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Forschungszentrum Jülich - Annual Report 2011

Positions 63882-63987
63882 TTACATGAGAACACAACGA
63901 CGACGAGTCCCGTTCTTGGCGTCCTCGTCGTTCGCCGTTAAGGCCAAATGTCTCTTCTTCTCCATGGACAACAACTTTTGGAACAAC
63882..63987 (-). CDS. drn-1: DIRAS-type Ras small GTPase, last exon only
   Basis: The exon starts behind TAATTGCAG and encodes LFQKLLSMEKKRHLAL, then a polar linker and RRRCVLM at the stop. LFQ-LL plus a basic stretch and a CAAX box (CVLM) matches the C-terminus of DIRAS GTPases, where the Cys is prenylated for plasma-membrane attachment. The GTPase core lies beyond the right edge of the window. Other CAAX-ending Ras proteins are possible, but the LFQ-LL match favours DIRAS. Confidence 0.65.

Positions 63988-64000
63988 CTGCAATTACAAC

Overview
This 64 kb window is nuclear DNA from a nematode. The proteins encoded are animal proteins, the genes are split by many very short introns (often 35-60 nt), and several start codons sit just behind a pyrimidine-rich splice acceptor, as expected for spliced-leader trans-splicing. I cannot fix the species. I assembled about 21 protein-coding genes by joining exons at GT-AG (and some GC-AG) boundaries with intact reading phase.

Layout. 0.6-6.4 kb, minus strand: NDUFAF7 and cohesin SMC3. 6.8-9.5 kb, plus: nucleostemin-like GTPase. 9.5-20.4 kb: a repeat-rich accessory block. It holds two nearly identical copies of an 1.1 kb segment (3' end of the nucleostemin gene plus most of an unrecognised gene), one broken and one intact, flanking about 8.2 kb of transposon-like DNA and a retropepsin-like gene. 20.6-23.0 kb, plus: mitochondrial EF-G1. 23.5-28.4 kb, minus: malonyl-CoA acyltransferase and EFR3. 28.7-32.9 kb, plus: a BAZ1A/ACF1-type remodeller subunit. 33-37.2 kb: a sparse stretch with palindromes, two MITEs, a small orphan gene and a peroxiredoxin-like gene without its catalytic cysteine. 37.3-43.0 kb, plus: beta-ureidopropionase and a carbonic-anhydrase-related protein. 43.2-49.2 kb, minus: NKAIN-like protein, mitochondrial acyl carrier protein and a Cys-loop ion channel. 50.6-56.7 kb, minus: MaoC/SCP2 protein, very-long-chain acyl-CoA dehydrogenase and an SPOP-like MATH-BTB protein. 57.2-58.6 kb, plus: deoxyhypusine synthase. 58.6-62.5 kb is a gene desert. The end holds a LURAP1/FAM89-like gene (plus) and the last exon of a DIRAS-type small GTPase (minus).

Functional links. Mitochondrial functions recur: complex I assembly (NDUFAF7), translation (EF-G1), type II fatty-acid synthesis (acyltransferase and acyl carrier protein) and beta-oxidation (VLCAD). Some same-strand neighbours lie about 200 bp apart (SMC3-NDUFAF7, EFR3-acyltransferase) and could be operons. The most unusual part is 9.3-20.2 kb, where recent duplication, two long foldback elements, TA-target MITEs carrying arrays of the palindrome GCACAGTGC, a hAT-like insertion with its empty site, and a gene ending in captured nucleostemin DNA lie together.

SharingKnowledge Annual Report 2011 | Forschungszentrum Jülich 63 In Keeping with Nature – Self-Healing Materials Many wounds in plants, animals and hu- mans heal by themselves: a crack in the bark or broken skin repair themselves, even broken bones grow back together again. In the case of steel, concrete and plastics, however, the damage gets worse over time. Machines and build- ings must be maintained on a regular basis and those parts of a machine par- ticularly prone to wear are reinforced from the outset. This costs both materi- al and energy. Scientists at Jülich turn to nature for answers. They aim to create materials that can repair microscopic cracks and other defects by themselves. In develop- ing such self-healing materials, re- searchers from the Jülich Centre for Neutron Science (JCNS) are cooperating with groups of researchers from Germa- ny and the Netherlands in twelve pro- jects within the German Research Foun- dation’s (DFG) priority programme “Design and Generic Principles of Self- Healing Materials”. The programme, which is coordinated by the University of Jena, began in October 2011 and has been granted initial funding of more than € 5 million for three years. Binding together anew The JCNS team – Dr. Ana Bras, Dr. Wim Pyckhout-Hintzen and Dr. Andreas Wischnewski – is working on self-heal- ing polymers, plastics made of long mo- lecular chains. The researchers are de- veloping mechanisms that will allow a material to repair its defects autono- mously on the molecular level. They vary the reactive end groups of mono- mers, in other words the building blocks that make up these chains, and thus in- fluence their binding properties. Neutron scattering is an indispensa- ble method in terms of understanding such self-healing processes on a micro- scopic level. The wavelength and energy of neutrons make them ideal probes for these investigations. Different neutron scattering experiments can be used to analyse the structure and dynamics of hydrogen bonding in polymers. Hydrogen bonds are extremely im- portant for a material’s ability to repair cracks itself. The chain-like molecules are loosely connected to each other via hydrogen bonds. “These bonds can be broken and re-established,” says Ana Bras. “They form a mesh. When it breaks, it can remesh itself again anew.” This is a huge advantage over existing self-healing products, such as bicycle tyres that release a viscous substance when punctured and seal the hole. How- ever, this only works once in a particular spot. The scientists at Jülich, on the oth- er hand, are working on materials that can grow back together time and again. Then one day, we’ll be able to say: A scratch in the paintwork? A crack in the seal? No need to worry – it’ll heal in no time! Model for technology: bark growth seals a wound in a tree trunk.